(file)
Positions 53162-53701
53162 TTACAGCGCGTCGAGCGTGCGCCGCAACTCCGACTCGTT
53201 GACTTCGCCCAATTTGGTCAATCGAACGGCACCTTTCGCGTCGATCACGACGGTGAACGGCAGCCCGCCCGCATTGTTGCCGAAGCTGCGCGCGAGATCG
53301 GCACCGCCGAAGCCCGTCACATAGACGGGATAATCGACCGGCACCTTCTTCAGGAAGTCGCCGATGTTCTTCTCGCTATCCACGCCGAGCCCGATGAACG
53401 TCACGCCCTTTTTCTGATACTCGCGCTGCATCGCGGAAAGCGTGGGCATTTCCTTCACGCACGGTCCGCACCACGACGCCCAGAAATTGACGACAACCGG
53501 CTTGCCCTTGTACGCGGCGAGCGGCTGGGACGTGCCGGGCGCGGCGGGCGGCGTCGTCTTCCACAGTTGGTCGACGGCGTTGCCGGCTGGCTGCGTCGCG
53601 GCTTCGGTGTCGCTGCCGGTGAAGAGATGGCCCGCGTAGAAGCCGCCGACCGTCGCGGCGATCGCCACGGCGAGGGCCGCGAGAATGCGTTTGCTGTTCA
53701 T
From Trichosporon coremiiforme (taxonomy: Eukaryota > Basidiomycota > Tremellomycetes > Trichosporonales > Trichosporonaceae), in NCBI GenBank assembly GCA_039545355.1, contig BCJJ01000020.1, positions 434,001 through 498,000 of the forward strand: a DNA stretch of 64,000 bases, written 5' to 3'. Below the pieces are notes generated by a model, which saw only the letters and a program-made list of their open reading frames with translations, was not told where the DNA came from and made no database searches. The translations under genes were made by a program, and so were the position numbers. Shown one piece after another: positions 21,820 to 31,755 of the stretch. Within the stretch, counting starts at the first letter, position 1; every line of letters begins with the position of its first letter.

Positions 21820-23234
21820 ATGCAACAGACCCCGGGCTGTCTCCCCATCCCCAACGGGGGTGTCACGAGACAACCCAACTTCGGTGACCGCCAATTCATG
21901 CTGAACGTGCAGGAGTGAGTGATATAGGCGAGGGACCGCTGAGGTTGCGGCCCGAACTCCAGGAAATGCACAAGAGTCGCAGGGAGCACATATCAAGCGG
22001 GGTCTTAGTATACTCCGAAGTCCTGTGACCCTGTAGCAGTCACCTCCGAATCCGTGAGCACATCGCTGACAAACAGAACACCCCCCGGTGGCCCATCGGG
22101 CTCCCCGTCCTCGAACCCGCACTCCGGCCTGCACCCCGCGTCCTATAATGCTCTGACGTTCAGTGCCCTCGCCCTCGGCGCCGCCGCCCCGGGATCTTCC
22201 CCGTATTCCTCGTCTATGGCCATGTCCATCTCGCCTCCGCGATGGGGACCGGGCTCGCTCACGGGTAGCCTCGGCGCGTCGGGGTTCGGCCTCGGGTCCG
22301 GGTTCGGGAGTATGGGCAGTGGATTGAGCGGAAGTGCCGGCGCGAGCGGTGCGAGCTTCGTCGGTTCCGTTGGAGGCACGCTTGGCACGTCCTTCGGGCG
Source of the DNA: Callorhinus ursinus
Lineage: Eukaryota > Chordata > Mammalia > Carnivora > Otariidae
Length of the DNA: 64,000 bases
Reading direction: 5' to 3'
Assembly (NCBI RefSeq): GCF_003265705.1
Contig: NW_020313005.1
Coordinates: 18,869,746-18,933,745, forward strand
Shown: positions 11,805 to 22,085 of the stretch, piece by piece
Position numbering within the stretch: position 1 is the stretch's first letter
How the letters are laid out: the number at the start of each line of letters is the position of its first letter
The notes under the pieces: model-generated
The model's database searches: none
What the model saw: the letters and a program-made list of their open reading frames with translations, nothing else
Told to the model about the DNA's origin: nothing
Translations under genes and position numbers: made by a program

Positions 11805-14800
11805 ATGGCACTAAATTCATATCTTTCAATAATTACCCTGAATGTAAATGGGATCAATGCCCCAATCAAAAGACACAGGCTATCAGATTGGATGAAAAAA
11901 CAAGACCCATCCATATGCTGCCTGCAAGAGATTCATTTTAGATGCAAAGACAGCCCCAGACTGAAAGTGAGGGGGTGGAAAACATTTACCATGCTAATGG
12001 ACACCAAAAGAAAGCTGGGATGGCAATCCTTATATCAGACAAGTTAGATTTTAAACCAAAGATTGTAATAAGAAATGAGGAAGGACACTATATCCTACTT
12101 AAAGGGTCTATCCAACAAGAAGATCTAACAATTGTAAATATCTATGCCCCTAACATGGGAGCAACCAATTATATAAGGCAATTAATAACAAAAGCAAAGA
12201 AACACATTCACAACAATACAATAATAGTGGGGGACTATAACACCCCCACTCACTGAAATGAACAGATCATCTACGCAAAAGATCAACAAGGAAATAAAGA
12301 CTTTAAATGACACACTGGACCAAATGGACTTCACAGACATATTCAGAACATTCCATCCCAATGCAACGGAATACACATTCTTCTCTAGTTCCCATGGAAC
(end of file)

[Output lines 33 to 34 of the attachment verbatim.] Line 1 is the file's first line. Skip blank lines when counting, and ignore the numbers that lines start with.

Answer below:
11805 ATGGCACTAAATTCATATCTTTCAATAATTACCCTGAATGTAAATGGGATCAATGCCCCAATCAAAAGACACAGGCTATCAGATTGGATGAAAAAA
11901 CAAGACCCATCCATATGCTGCCTGCAAGAGATTCATTTTAGATGCAAAGACAGCCCCAGACTGAAAGTGAGGGGGTGGAAAACATTTACCATGCTAATGG